If the Foxtail seed becomes infected under the skin, it may result in a visible, inflamed and painful lump. Commonly these lumps are between the toes, and are painful enough that your dog will repeatedly lick or chew the raised area. If a seed becomes lodged in your dog’s nose, she will likely sneeze, violently and over-and-over, and may even repeatedly paw at her face. If the seed latches to or in her ear, she will likely shake her head side-to-side and/or scratch incessantly at her ear. In the case where a Foxtail becomes stuck in or near the eye, you’ll likely see lots of repeated squinting, tears and redness; you may even see the foxtail poking out!

If you see any evidence of an encounter with a Foxtail, take your dog to the vet immediately. If you notice a red bump in between the toes, soak the paw in a mixture of lukewarm water and Epsom salts. This will help to ease the swelling until you can be seen by your veterinarian. Keep in mind that the longer you wait for treatment, the more difficult it is to treat an embedded Foxtail seed, so time is of the essence.

The best way to prevent Foxtail incidents is with an ounce of prevention. During hikes, keep your dog away from grassy weeds, and check her paws after walks. In addition, you should consider brushing her coat while using your hand to feel for any raised areas, checking inside the ears, in between toes, under armpits and throughout the belly and groin area. If you find a Foxtail in the coat, carefully pull or brush it out. If your dog has thick or long hair, consider getting a ‘Foxtail Clip’, a term applied to trimming away the hair between your dog’s toes. And, if you live in an area where Foxtails are common, remove them from your yard (be sure to exercise caution and carefully bag the weeds).

By using a little common sense and being aware of your surroundings, summer walks can be fun and free from environmental injuries. Then, you can get back to making some wonderful, new, summer memories together with your dog outdoors."

Dr. Jane Bicks, DVM

Thursday, May 26, 2011

Vizslas and Respiratory Disease

By Paul Effland for USA today
Diseases that kill dogs tend to affect specific breeds

A landmark examination of what caused the deaths of tens of thousands of dogs over two decades is providing important new information that should help owners and veterinarians pinpoint potentially fatal disease faster and administer treatments that could save or prolong lives.

University of Georgia researchers Kate Creevy, with her border collie Makazi, and Daniel Promislow, with his dogs Frisbee and Silver, studied the causes of death in about 75,000 dogs.

Researchers at the University of Georgia investigated data to establish breed-specific causes of death in the 74,556 dogs that died while being treated at 27 veterinary hospitals in North America from 1984 to 2004.

The study, published in The Journal of Veterinary Internal Medicine, uncovered some surprises:

•Bernese mountain dogs, golden retrievers and boxers, long known to have extremely high incidence of cancer, were confirmed to die of that disease at high rates.  However, the bouvier de Flandres, not previously generally regarded as a high-cancer breed, had the fourth-highest death rate from cancer; Scottish terriers had the third-highest.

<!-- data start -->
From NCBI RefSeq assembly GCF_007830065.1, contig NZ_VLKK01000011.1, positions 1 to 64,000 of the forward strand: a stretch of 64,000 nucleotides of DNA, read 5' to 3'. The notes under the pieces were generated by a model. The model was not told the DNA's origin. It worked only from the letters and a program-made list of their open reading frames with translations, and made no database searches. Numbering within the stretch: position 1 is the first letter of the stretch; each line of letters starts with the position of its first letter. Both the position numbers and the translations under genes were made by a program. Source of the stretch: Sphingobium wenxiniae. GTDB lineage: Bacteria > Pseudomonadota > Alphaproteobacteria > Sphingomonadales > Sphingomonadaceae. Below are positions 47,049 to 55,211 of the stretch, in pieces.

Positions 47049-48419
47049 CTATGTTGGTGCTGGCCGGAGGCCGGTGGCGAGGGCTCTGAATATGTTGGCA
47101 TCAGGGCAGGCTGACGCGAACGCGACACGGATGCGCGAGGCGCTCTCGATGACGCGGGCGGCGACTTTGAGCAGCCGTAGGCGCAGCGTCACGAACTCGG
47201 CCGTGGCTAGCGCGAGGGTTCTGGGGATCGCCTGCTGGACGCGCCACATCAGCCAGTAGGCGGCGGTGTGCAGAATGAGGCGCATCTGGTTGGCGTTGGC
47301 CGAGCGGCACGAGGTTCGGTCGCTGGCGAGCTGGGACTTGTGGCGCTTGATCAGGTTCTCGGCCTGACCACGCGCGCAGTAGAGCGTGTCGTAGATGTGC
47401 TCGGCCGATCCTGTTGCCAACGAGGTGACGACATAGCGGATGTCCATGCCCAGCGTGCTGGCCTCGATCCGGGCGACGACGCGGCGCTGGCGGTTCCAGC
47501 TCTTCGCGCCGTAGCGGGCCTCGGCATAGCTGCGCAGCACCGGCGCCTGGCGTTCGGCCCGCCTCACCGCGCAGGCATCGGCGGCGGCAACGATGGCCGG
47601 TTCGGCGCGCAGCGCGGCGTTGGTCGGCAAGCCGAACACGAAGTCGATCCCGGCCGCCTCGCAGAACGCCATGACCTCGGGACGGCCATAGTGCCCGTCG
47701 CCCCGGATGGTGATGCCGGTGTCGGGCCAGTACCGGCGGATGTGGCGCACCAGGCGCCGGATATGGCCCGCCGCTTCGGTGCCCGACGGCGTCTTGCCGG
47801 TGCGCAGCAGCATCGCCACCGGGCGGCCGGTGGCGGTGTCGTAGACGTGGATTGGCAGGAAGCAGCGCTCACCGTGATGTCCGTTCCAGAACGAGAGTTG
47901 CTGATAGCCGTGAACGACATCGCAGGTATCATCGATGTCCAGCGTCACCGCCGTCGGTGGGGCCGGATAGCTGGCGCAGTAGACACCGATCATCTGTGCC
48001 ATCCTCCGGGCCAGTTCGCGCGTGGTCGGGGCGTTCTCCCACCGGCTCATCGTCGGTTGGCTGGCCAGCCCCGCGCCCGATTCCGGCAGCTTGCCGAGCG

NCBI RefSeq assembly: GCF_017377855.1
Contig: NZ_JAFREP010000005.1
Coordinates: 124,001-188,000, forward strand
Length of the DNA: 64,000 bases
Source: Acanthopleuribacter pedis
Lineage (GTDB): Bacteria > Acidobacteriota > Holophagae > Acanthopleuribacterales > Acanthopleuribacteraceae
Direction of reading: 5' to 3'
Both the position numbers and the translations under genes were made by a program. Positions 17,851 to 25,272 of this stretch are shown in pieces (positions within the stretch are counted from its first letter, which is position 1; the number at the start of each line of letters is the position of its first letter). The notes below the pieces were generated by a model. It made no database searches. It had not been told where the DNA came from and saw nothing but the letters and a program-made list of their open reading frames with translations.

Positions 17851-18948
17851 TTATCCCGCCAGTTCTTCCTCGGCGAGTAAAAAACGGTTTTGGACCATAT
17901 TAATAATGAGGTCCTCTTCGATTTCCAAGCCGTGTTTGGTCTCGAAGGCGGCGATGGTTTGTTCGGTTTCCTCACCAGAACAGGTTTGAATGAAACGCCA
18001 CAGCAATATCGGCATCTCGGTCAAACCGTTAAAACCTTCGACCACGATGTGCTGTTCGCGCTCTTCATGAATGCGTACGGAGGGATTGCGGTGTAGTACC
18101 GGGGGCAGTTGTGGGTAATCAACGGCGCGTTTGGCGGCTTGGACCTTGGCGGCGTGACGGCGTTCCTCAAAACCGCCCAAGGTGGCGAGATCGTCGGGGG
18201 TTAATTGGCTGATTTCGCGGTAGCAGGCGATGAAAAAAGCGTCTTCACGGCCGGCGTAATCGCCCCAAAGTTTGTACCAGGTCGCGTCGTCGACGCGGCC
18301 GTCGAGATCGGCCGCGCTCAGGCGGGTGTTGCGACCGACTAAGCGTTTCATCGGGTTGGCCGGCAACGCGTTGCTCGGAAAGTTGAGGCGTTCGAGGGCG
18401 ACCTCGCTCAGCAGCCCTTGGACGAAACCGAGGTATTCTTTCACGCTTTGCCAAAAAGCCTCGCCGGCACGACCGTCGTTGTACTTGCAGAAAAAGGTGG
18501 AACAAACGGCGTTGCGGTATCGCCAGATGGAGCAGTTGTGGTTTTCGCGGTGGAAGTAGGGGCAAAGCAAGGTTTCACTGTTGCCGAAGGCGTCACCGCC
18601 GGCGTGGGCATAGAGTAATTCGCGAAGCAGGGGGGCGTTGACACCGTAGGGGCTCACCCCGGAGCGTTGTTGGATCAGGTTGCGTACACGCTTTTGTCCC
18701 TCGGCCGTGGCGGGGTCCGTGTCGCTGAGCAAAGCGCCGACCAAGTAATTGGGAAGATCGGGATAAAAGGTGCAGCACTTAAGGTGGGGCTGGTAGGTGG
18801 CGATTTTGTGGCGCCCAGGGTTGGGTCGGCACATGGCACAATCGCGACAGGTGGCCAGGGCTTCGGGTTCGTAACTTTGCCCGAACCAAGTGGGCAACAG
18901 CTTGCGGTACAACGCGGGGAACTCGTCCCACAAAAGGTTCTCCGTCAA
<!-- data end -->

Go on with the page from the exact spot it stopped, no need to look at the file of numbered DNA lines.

•The five breeds with the highest relative proportion of death from gastrointestinal causes (including parvovirus and gastric dilation and volvulus syndrome — known as bloat) were Great Dane, Gordon setter, Akita, Shar-pei and Weimeraner.

•The breeds with the highest proportion of cardiovascular-related deaths were Newfoundland, Maltese, Chihuahua, Doberman pinscher and fox terrier.

Unexpectedly, Afghan hounds and Vizslas had a high relative proportion of death from respiratory disease.

"When we think of respiratory disease, we generally think of short, compressed noses," says veterinarian and project researcher Kate Creevy.

Respiratory disease was, in fact, the most frequent cause of death among flat-faced bulldogs.

But the rate of respiratory deaths in these two long-snout breeds was surprising (and as yet unexplained), and because most veterinarians don't see a sufficient number of either breed in their practices to detect a respiratory-disease pattern in them, exploring that as a possibility wouldn't be a natural first response to an ill dog, Creevy says.

Knowledge of breed-specific mortality patterns is often crucial to an accurate diagnosis and prompt, informed treatment, experts say. Though some ailments that often befall certain breeds are well known, such as disc disease in dachshunds, certain diseases are causing death in some breeds at rates far higher than has been widely known. Fox terriers, for example, are not usually associated with cardiovascular disease, but it was the leading cause of organ system death in that breed.

University of Georgia geneticist and project researcher Daniel Promislow says breeding for "certain characteristics" in some breeds has "inadvertently magnified" some of the predispositions for mortality patterns revealed in this research. And these findings can "help us think about the multiple effects" as well as serve as a step in unraveling more of the genetic secrets that will lead to healthier dogs that live longer.

Sunday, May 22, 2011

Another week of Wanderlust

Yogi, a one-year-old Vizsla on the Rocky Ridge Trail.

These pictures were from just a couple walks during the week. 

 Yesterday morning, we went walking with a friend and her 3 Vizslas.  About 30 minutes into the walk, our 5 dogs came across a pack of 3 coyotes.   The chase first started with the pack of Vizslas chasing the coyotes.  This quickly turned around, as I believe, the dogs got close to the den.  At that point the coyotes chased the dogs off.  Luckily no injuries. 

A good whistle is important on these walks as the dogs came back at the sound of the whistle.

Trying to get group Vizsla Picture

Not always the easiest thing to get five Vizslas to stand still for a picture.

Ah, success!

Friday, May 20, 2011

Box of Vizlsa pups

No words required.

Two girls are still available from Bailey and Sophie's litter.